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Simon Wiesenthal Center

Simon Wiesenthal Center
Named afterSimon Wiesenthal
Founded1977; 47 years ago (1977)
FoundersSimon Wiesenthal
HeadquartersLos Angeles, California, U.S.
Key people
Marvin Hier, Abraham Cooper
US$25,359,129 (2018)
ExpensesUS$26,181,569 (2018)
136 (2016)
Simon Wiesenthal

The Simon Wiesenthal Center (SWC) is a Jewish[1] human rights organization established in 1977 by Rabbi Marvin Hier.[2][3][4] The center is known for Holocaust research and remembrance, hunting Nazi war criminals, combating anti-Semitism, tolerance education, defending Israel,[5] and its Museum of Tolerance.[6]

The center publishes a seasonal magazine, In Motion. The center has close ties to public and private agencies, and regularly meets with elected officials of the United States and foreign governments and with diplomats and heads of state. It is accredited as a non-governmental organization (NGO) at the United Nations, UNESCO, and the Council of Europe.

The center is named in honor of Nazi hunter Simon Wiesenthal. Wiesenthal had nothing to do with its operation or activities other than giving its name,[7] but he remained supportive of it. "I have received many honors in my lifetime," Wiesenthal once said, "when I die, these honors will die with me. But the Simon Wiesenthal Center will live on as my legacy."[8]

Leadership and organization

Simon Wiesenthal Center, Los Angeles

The center is headed by Jim Berk as CEO since January 2024, Rabbi Abraham Cooper the associate dean and Director of Global Social Action Agenda and Rabbi Meyer May, the executive director. Marvin Hier's wife, Marlene Hier, is the Director of Membership development.[9] Shimon Samuels is the Director for International Relations.[10]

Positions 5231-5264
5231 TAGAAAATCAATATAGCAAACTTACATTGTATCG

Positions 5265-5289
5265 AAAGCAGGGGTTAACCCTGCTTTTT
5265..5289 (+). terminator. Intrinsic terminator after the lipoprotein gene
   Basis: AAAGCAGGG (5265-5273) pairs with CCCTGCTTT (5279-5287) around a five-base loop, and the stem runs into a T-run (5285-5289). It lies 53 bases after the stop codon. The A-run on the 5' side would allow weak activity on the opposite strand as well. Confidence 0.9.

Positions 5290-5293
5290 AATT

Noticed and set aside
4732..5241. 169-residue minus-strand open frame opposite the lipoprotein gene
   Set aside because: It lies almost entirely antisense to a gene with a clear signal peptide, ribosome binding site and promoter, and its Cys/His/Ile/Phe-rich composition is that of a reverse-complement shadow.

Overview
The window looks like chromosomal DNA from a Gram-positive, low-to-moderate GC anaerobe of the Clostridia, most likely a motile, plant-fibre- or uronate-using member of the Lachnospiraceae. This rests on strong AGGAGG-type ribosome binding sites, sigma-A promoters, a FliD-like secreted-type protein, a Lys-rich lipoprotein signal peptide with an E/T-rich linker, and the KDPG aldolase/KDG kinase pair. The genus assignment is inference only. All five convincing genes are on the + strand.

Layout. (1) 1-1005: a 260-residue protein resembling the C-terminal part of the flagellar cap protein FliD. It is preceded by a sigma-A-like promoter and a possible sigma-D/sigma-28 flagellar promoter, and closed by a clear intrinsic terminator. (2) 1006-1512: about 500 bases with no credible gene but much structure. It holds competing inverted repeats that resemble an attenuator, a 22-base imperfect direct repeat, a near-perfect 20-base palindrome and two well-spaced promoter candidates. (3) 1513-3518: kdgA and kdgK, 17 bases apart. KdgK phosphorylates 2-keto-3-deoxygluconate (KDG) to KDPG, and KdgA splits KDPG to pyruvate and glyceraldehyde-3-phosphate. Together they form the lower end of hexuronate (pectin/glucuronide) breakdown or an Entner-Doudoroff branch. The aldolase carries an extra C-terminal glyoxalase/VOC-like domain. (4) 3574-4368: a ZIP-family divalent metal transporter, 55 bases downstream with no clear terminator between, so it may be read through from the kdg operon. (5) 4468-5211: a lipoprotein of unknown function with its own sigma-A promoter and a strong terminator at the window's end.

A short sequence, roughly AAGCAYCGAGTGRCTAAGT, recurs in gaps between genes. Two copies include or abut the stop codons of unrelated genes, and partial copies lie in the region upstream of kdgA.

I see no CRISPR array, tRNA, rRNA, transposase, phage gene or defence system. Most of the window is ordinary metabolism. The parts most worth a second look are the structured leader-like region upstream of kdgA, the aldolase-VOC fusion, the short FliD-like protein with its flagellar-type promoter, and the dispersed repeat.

In 2016, the center had 136 employees.[11]

The headquarters of the Simon Wiesenthal Center is in Los Angeles. However, there are also international offices located in New York City, Miami, Toronto, Jerusalem, Paris, Chicago, and Buenos Aires.[12]



According to Charity Navigator the center's total revenue and expenses was $25,359,129 and $26,181,569 in 2018. 52.8% of the revenue came from contributions, gifts and grants, 31.4% from fundraising events and 15.8% from government grants.[9]

In its 2013 survey of Jewish charity compensation, the Jewish-American magazine The Forward singled out Hier as "by far the most overpaid CEO" earning double the amount of what would be expected. He and his family members received nearly $1.3 million in 2012 from the center.[13][14] In 2017, The Forward again rated Hier as the most overpaid Jewish charity leader with a total salary of $818,148. Family members of his earned over $600,000 from the organization.[15]


Simon Wiesenthal Tolerance Center in New York City